A model run is a model training experiment within a model directory. Each model run provides a versioned data snapshot of the data rows, annotations, and data splits for that model run. You can upload predictions to the model run and compare its performance against other model runs in a model directory.
Once you create a model and choose the labeled data rows for training, you can create a model run to keep track of your model training experiment. It is important to put your model run into the model directory with the correct data rows and ontology configured when creating the model directory.
During the model run creation process, you can specify how to split the selected data rows into training, validation, and testing sets. To learn more, see Splits.
Labelbox versions your data rows, annotations, and data split at the time of training, making it easy for you to reproduce your model and compare models trained on different data versions. When doing so, you will have three views to inspect your model experiments: the gallery view, the metrics view, and the projector view.
After you upload predictions to a model run, you can use the gallery view to visually compare your model predictions against the ground truth labels. This qualitative inspection should help you gain a better general understanding of your model's behavior.
Powerful filtering and sorting make it easier and more efficient to analyze the performance of neural networks, find low-performing slices of data, surface labeling mistakes, and identify high-impact data to use for re-labeling. For details on how to filter and sort data rows in the gallery view, please see the following pages:
You can customize the display of the gallery view, by opening the Display panel. From there, you can customize the following settings:
|Thumbnail size||Adjust the size of the thumbnails in the gallery view.|
|Assets > Greyscale coloring||Color the assets in grayscale to allow annotations and predictions to stand out.|
|Assets > Pin data row details||Overlay identifying details of the data row at the top of the displayed thumbnails.|
|Ground truth||Includes toggles to show/hide ground truth annotation objects (bounding boxes, entities, polygons, etc.), segmentation masks, and classifications on thumbnails.|
|Predictions||Includes toggles to show/hide prediction annotation objects (bounding boxes, entities, polygons, etc.), segmentation masks, and classifications on thumbnails.|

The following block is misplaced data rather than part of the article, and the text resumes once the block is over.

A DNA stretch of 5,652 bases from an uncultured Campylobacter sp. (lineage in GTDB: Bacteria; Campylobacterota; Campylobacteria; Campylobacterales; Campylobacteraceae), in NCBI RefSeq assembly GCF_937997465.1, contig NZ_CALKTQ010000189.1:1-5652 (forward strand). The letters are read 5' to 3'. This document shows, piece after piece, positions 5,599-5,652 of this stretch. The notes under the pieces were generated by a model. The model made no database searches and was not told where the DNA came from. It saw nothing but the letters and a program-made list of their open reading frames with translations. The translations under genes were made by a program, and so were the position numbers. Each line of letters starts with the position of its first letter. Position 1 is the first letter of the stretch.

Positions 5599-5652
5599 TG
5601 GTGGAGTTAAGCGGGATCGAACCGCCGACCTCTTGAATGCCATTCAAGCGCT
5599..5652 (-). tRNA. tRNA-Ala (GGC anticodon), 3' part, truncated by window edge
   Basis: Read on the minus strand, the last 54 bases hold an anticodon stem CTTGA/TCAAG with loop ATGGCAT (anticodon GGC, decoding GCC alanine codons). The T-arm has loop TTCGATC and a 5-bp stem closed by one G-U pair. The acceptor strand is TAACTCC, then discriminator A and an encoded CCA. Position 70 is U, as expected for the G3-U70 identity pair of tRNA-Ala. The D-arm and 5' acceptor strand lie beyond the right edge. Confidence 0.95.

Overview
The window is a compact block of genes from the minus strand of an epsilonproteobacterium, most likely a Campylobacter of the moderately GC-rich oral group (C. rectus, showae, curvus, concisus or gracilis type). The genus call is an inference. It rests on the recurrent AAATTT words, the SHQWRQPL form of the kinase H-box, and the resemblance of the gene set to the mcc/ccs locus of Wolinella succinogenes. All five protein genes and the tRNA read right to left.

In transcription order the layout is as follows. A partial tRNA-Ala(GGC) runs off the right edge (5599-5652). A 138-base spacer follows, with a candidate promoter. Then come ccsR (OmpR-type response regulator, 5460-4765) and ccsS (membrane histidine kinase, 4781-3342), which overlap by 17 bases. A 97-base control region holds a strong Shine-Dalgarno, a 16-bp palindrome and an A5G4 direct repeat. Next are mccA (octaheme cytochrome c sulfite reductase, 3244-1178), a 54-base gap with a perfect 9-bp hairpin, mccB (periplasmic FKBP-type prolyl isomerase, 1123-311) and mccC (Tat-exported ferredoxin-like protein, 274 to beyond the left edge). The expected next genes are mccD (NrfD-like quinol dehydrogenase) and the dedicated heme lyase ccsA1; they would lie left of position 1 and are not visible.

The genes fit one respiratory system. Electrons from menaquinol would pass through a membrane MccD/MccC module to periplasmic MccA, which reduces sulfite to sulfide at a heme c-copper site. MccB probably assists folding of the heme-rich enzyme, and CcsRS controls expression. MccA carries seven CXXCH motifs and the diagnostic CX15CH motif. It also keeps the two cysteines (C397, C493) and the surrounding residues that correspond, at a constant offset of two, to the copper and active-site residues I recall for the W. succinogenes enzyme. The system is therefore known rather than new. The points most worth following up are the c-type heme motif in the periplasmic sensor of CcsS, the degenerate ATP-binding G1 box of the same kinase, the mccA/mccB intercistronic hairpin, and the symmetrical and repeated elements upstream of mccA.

|Object colors (non-segmentation tool types)||With Color by feature selected, all annotations and predictions associated with the same feature have the same color. Annotations have solid lines and predictions have dashed lines.|
With Color by source selected, all annotations have solid green lines and all predictions have dashed red lines.
|Segmentation colors||Coming soon.|
The metrics view helps you analyze the distribution of annotations and predictions in your data, evaluate the performance of a model, and quantitatively compare two models.
For details on utilizing the metrics view, please see Model metrics.
An embedding projector is a tool for uncovering patterns in unstructured data that can be used to diagnose systemic model and labeling errors. The embedding projector works for data rows that have embeddings. Most embeddings have much higher dimensions than 2 or 3, making it impossible to identify global patterns. You can use the projector tool to employ dimensionality reduction algorithms to explore embeddings in 2D interactively.
Note: Projector view is in beta and currently supports up to 100,000 data rows.
To switch to the projector view, click on the projector icon in the top right corner.
We support two algorithms for dimensionality reduction, UMAP & PCA, which can be toggled. PCA is much faster but does not attempt to find clusters in the data. UMAP is better for finding regions of similar points in the data. Sphereize data normalizes the data by subtracting the mean and dividing by the norm.
To learn more about UMAP and dimensionality reduction, check out this guide below from Google.
|PCA: Principal Component Analysis||Fast||No|
|UMAP: Uniform Manifold Approximation and Projection||Slow||Yes|
Use the selection tool to isolate data rows for further investigation. To drill into a set of data rows further, click the selected data rows button in the top right and click Filter to select. This will re-run the dimensionality reduction algorithm you selected on the subset of data rows to surface local clusters in the data.
You can use model run config to create, version, and track your hyperparameters and any training-related configurations for a model run.
It is common for ML teams to kick off multiple model runs with different sets of hyperparameters so they can compare their performance. Having the model configs logged is crucial for troubleshooting a model, sharing best practices, and reproducing model results.
On a model run page, click the Settings icon and select Model run config. If you have not created a model run config for this model run before, there will be a pre-populated template with common hyperparameters and their default values of None.
You can modify the values (must be booleans, strings, or numbers) and save them. The format of the model run config must be a valid JSON.
To load the previous model run's config, toggle on Use another model run's config as a template and modify the template.
You can also click the trash icon to reset all content and the copy icon to copy the content of the model run config in your clipboard.
To export and download the model run config, click the download icon.
Updated about 2 months ago